Mar 07, 2015 News
– urges shares be available to local businesses
The Opposition has recommended local businesses have an opportunity to bid for Marriott shares, now that the hotel in Kingston is near completion.
Responding to recent disclosures by Government that it has spent more than US$58M of taxpayers’ dollars to construct the hotel and its adjoining casino and restaurant, Prime Ministerial Candidate, Moses Nagamootoo, of A Partnership For National Unity/Alliance For Change (APNU/AFC) coalition, insisted that a strong case has been made by the Marriott project to warrant a full blown investigation.
On Wednesday, Cabinet Secretary, Dr. Roger Luncheon, disclosed that court cases and other factors caused investors’ monies to be delayed. This forced the National Industrial and Commercial Investments Limited (NICIL) to shell out more than US$58M to construct the hotel.
Government said that despite this, it remains bent on its decision to go ahead with a number of investors who have to date not yet been able to put in a cent but will still have an opportunity to own shares in the hotel.
The disclosures have raised questions about where NICIL found the monies and the lack of oversight from the National Assembly, already a major issue of contention between the administration and the Opposition.
Yesterday, Nagamootoo, also a lawyer, made it clear that the Marriott Hotel is here to stay despite misgivings over the way the project was put together in the beginning.
“It remains part of the landscape of Georgetown; a Guyanese asset. Our new government will aim at basic cost recovery and invite the local private sector to bid for the hotel. A new government ought to investigate this project, more especially the role of NICIL and the oligarchic crew including Ashni Singh (Minister of Finance) and (Winston) Brassington, in this deal.”
Brassington is NICIL’s head who has been fingered in a number of questionable deals on behalf of the Government.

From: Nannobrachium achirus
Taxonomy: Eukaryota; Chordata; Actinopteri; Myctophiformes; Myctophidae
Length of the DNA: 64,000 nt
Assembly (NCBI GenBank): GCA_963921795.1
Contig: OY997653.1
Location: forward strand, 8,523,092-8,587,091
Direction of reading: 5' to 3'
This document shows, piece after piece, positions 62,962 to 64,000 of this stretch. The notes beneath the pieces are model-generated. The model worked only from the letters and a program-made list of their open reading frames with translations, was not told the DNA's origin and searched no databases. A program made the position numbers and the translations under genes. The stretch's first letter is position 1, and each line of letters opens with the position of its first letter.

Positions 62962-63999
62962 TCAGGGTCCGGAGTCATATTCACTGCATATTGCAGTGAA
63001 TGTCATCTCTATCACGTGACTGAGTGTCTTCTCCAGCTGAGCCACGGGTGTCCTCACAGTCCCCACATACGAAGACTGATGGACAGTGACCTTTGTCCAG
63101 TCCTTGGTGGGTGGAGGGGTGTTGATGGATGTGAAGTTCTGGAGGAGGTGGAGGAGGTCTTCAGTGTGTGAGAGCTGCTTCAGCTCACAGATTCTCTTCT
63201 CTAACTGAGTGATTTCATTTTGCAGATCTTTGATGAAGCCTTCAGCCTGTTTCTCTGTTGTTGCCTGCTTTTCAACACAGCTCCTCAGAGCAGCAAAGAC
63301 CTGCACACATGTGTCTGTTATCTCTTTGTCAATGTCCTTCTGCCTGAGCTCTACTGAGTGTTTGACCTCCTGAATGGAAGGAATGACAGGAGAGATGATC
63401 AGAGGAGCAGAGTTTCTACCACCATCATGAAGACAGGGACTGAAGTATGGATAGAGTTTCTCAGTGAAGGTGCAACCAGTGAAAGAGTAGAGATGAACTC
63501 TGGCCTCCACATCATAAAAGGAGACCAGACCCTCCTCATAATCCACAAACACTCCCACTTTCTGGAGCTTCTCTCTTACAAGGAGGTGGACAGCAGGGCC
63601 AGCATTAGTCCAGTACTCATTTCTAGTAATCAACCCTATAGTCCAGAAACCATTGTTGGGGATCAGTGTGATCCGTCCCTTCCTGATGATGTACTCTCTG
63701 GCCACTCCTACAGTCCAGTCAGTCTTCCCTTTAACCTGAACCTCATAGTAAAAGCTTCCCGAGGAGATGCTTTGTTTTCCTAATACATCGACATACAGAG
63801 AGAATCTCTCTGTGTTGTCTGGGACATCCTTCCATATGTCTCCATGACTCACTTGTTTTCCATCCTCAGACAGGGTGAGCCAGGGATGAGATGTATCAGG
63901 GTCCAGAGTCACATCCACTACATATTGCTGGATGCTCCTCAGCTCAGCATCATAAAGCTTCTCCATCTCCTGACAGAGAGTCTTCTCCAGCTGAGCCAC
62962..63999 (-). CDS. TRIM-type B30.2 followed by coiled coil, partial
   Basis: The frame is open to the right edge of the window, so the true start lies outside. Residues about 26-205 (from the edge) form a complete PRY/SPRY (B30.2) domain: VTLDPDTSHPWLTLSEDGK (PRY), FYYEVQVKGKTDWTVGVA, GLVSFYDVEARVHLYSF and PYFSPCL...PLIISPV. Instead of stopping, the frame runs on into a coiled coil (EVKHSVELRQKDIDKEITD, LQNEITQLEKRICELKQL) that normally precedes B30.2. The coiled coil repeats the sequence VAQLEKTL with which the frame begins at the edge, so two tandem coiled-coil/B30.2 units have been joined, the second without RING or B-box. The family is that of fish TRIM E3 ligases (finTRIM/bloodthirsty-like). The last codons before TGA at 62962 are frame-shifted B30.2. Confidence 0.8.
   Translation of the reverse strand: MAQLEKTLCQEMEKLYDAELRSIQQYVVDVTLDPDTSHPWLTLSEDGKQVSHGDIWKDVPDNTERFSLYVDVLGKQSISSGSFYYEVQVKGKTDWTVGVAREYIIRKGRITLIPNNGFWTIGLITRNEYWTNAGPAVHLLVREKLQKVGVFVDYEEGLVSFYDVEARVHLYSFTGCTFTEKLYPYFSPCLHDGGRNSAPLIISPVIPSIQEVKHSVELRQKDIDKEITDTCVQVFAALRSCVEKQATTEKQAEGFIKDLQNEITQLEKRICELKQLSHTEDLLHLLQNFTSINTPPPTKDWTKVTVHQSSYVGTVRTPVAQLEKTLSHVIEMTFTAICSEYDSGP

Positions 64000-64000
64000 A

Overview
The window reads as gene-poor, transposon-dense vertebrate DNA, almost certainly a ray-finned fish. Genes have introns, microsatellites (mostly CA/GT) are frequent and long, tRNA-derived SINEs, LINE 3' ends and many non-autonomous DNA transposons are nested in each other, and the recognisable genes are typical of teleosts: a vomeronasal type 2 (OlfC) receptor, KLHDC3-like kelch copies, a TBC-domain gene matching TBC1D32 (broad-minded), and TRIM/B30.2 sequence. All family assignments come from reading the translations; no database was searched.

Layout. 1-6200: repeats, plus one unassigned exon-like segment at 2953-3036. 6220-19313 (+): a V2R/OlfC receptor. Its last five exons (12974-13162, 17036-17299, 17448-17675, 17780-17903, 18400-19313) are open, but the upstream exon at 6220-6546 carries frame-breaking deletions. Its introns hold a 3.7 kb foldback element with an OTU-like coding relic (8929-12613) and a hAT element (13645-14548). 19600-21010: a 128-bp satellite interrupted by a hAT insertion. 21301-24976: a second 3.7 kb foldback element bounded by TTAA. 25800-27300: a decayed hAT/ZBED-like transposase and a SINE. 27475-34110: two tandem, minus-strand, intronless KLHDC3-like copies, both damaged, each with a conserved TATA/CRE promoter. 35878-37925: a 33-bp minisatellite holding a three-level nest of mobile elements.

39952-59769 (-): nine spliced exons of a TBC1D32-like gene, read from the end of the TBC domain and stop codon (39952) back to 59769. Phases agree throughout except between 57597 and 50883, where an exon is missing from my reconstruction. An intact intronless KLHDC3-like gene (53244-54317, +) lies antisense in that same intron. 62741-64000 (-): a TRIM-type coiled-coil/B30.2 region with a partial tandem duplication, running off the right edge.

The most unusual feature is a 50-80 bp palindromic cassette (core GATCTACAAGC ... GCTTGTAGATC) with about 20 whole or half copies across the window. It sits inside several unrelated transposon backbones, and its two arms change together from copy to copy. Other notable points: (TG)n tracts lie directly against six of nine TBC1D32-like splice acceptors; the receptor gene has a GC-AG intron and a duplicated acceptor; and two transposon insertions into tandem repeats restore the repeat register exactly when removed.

According to Nagamootoo, any probe must focus on whether former President Bharrat Jagdeo is culpable for this massive drain of public funds.
“A new government must deal with the structure as a fait accompli but must address the issue of financial misadventure aggressively. My biggest qualm with Jagdeo was over our international reserves, when it stood at US$500 million, whether it ought to be invested in “one big project”. I defied him with a big “NO”! I didn’t know it was to be the so-called “Marriott”.”
Nagamootoo also said that Dr. Luncheon’s role, not only as Government’s spokesman but also as Secretary to the Cabinet which overlooked NICIL’s operations, should have been reason enough for him to resign in shame.
“We need a probe into all NICIL deals. We need to examine if and whether NICIL’s assets amounted $50 billion. There are so many questions here. The bleeding has to stop. Our government intends to stop this lawlessness.”
Luncheon, during his weekly post-Cabinet press briefings, noted that the financial closure of the hotel deal had been affected by legal actions and other delays.
Luncheon said that without NICIL’s intervention, it would not have been possible to advance the hotel to its completion stage.
He made it clear that NICIL, a Government-owned company that specializes in investments on behalf of the state, has mechanisms in place that it will be “reimbursed”.
Under the arrangements, Government had leased the Kingston lands -6.886 acres; up-fronted at least US$22M as its share of the project and was awaiting almost US$27M from a syndicated loan via Republic Bank Trinidad, and another US$8M from a Hong Kong duo for the equity shares. There are reports now that the costs could be much more.
Government set up a special company— Atlantic Hotel Inc. (AHI)— to handle the management of the hotel.
The seven-storey main structure will include an administration building containing offices, and a banquet hall as well as a separate entertainment complex, containing a specialty restaurant, nightclub and casino.
Winston Brassington, the head of NICIL and AHI, had said in 2013 an equity investor was secured. However, it was not until May last year that AHI and Republic Bank were able to release the name of the investor. The investors, who were identified as Victor How Chung Chan and Xu Han, are principals in the British Virgin Islands (BVI)-registered ACE Square Investments Ltd.
A few months ago, Brassington, who has been under fire for his role in a number of controversial deals, admitted that financing for the project was in jeopardy because of the court case filed by Opposition Member of Parliament, Desmond Trotman.
The court case sought to block the transfer and mortgaging, among other things, of those prime Kingston lands.
Brassington and Government have been largely silent on how the hotel was going up.
Built by Chinese contractor Shanghai Construction Group, the works have been criticized because of the very few jobs that were available to locals.
Recently, AHI said that it has hired almost 240 staffers.
Last minute minor works, like landscaping, are being done by the contractor with a main roadway, Battery Roadway being currently repaired in anticipation of the hotel’s opening.
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